CEOs and CFOs tend to be skeptical when it comes to funding special IT projects, Barbara Gomolski, managing vice...
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president of CIO and executive research at Gartner, said at the Fusion 2015 CEO-CIO Symposium in Madison, Wisconsin. That skepticism may actually be well-founded, she said. "In the past perhaps IT wasn't as responsive as [the CEOs and CFOs] thought we should be. We couldn't move as fast as they wanted to and that wasn't always our fault; sometimes it was a constraint of the technology," she said.
Fault or no fault, the result is the same: IT projects are getting short-changed, Gomolski said. She suggested CIOs look at startups for inspiration on how to obtain funding.
Raising money the startup way
Entrepreneurs pitch their ideas to investors all the time; in order for CIOs to get funding for their IT projects they "have to act like an entrepreneur," Gomolski said. After all, CIOs are basically the CEOs of IT Inc., she said. They should think of their IT projects as the equivalent of great ideas for a startup and figure out how best to raise money for them.
Here are three ways she said startups make themselves more appealing to potential investors:
1) Sell the vision.
"If you've ever seen an entrepreneur … get up and ask people for money, they don't talk about the product specs and all the down and dirty stuff," Gomolski said. "They get up and they sell the vision."
They paint a picture for their potential investors, tell them what the return on investment will be and get the investors excited, Gomolski said.
They say things like "I have a vision that my application is going to change the way people do banking" or "I have a vision that I'm going to improve the lives of diabetics," she said.
For the IT organization, the vision should be the business case, Gomolski said.
"So think about how you can use that," she said. When it comes to IT projects: "Is it something people can get excited about? Is it something people want to get on board with?"
2) Use "hothouse days" to green-light IT projects.
"Hothouse days" are when enterprise companies take two or three days to gather executives, business leaders, business process experts, IT leaders, etc. in one room to tackle business problems and innovate, Gomolski said. This is one way companies can try to adopt the agile aspects of a startup, she said, by deciding "yay or nay" on a project and then moving forward quickly.
"We work with companies that do this kind of hothouse technique, and in two or three days they can solve a dozen big business problems or they can advance product lines like you can't even believe," Gomolski said. "In two or three days! Not months. Not years."
Speeding up the process and choosing to pursue more effective projects over others will help IT act more like a startup and also help convince the CEO and CFO that IT projects are worth investing in, she said.
3) Hire a social scientist.
Startups "employ people like economists, behavioral economists, psychologists and anthropologists, who go out and watch people using their products," Gomolski said.
Gomolski explained that startups do this in order to observe how customers are using the technology and anticipate what they need next. Unfortunately, this is an area where IT is often lacking.
"[IT is] really good at execution and enabling information technology [but] we don't really know a lot about how people use IT, right?" Gomolski said.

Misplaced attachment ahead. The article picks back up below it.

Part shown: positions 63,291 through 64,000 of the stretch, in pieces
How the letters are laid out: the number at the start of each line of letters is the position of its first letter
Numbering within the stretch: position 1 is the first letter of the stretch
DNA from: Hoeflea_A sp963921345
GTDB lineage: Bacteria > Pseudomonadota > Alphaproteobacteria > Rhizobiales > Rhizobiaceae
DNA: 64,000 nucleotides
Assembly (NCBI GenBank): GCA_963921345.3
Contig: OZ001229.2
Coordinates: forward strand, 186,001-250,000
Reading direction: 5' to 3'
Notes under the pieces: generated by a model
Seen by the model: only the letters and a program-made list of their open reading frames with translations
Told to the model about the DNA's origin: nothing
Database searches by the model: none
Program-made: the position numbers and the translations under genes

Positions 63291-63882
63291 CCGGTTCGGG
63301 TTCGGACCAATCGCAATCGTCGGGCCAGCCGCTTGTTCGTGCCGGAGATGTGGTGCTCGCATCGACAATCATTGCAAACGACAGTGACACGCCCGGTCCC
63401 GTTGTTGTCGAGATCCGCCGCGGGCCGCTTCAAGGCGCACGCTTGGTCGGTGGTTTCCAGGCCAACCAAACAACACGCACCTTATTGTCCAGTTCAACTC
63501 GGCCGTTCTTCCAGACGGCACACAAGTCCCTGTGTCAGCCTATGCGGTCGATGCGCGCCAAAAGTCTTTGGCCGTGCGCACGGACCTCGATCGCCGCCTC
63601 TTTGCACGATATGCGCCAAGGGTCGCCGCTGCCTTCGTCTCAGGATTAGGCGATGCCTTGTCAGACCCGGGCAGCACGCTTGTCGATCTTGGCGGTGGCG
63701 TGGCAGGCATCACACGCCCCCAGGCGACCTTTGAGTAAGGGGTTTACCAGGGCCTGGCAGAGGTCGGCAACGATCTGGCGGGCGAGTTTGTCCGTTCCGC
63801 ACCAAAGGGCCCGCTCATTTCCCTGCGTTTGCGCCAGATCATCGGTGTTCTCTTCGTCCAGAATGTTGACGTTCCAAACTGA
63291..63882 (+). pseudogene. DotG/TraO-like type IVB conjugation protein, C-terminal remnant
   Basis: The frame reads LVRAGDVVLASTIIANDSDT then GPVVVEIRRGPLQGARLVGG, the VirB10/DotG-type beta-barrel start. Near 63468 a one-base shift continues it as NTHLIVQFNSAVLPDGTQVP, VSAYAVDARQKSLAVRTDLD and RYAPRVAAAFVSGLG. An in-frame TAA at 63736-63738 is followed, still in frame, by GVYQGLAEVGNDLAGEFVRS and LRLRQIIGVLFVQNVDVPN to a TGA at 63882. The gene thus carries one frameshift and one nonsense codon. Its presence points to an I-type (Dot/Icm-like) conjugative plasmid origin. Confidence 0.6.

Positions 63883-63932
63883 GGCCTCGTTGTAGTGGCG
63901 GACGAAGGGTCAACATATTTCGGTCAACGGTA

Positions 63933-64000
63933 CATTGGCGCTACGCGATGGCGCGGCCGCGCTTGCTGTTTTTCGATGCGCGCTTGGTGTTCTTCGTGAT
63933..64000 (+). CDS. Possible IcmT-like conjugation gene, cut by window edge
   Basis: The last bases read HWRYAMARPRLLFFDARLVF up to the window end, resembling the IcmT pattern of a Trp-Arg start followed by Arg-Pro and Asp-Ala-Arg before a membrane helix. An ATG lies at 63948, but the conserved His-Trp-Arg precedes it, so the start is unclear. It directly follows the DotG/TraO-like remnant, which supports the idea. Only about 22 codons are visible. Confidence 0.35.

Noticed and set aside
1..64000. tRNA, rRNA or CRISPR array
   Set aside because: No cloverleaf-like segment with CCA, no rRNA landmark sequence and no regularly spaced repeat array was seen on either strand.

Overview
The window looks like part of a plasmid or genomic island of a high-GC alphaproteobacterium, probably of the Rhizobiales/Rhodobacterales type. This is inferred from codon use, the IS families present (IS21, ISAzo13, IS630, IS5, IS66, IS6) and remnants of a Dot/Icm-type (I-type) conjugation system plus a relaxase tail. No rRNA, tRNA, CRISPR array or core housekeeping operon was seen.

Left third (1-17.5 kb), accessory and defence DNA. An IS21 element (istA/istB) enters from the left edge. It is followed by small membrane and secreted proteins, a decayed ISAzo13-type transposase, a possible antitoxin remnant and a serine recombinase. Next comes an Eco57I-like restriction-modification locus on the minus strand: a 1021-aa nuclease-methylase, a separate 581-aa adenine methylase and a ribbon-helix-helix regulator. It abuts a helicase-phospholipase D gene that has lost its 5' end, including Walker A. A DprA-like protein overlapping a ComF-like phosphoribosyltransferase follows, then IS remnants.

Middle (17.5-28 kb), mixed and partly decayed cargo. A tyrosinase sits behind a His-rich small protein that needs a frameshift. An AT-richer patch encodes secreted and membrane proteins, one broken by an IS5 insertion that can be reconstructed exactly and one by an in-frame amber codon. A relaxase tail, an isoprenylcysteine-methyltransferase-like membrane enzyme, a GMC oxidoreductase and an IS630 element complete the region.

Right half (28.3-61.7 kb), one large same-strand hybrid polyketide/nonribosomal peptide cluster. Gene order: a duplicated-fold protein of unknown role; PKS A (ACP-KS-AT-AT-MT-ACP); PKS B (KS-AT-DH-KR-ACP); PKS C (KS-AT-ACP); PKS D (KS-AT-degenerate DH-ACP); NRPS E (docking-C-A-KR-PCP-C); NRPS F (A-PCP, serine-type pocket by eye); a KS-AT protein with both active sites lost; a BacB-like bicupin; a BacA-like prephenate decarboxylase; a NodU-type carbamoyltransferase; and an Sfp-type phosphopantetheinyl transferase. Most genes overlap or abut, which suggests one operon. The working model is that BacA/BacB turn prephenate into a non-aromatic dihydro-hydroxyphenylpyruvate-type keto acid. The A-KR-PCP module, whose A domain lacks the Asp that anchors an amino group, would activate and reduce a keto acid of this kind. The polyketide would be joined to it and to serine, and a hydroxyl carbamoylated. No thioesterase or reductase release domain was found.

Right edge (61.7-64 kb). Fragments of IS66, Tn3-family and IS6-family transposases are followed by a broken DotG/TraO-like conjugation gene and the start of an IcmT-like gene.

Now is the time for IT to bring in talented people who can do this, she explained. Bringing someone like a social scientist onto the IT team would help increase the effectiveness of the technology and services the company is providing which, in turn, will also help convince the CEO and the CFO to get on board with IT projects. If IT’s effort to focus more on human needs succeeds, Gomoloski predicts the CEO and CFO will soon see that the projects the IT organization is implementing are actually one step ahead in meeting the needs of the company's customers and users, rather than lagging behind.
How to win over the CFO? Kill IT projects
Adopting aspects of a startup culture will help get IT employees revved up about their work, but CIOs still need to know how to talk about IT projects in a way that that will get CEOs and CFOs excited, added Gomolski.
One approach CIOs can take is to ask their CEOs and CFOs the following question: "Is there anything that we're going to be doing at scale that doesn't involve information technology?" The answer these days is almost certainly 'No,' she said, but it is still the CIO's responsibility to make the case why any project of scale will be better if it involves information technology.
Pull out the IT project portfolio and make the CEO and CFO see how IT projects and initiatives are supporting their business strategy.
However, simply spewing out IT project after IT project isn't enough, especially when it comes to convincing the CFO that IT is worth investing more money in. The case must be made about how these projects will pay off.
"If at the end of the day people don't feel confident about what they got from those projects, that's a problem," she said. A CFO's lack of confidence in the ROI of IT projects is understandable, she explained, because with hundreds of IT projects happening each year, it can be difficult for CFOs to keep track of the ROI of each project. They don't have the time to track each project. Her advice to CIOs is to develop "ruthless focus" on projects that are backed by an executive and are going somewhere.
And for the projects that aren't quite making it? Kill them, Gomolski said.
"If I can give you one piece of advice on projects the answer would be: Kill a lot more," she said. "I think that will do a lot to improve your overall value proposition."
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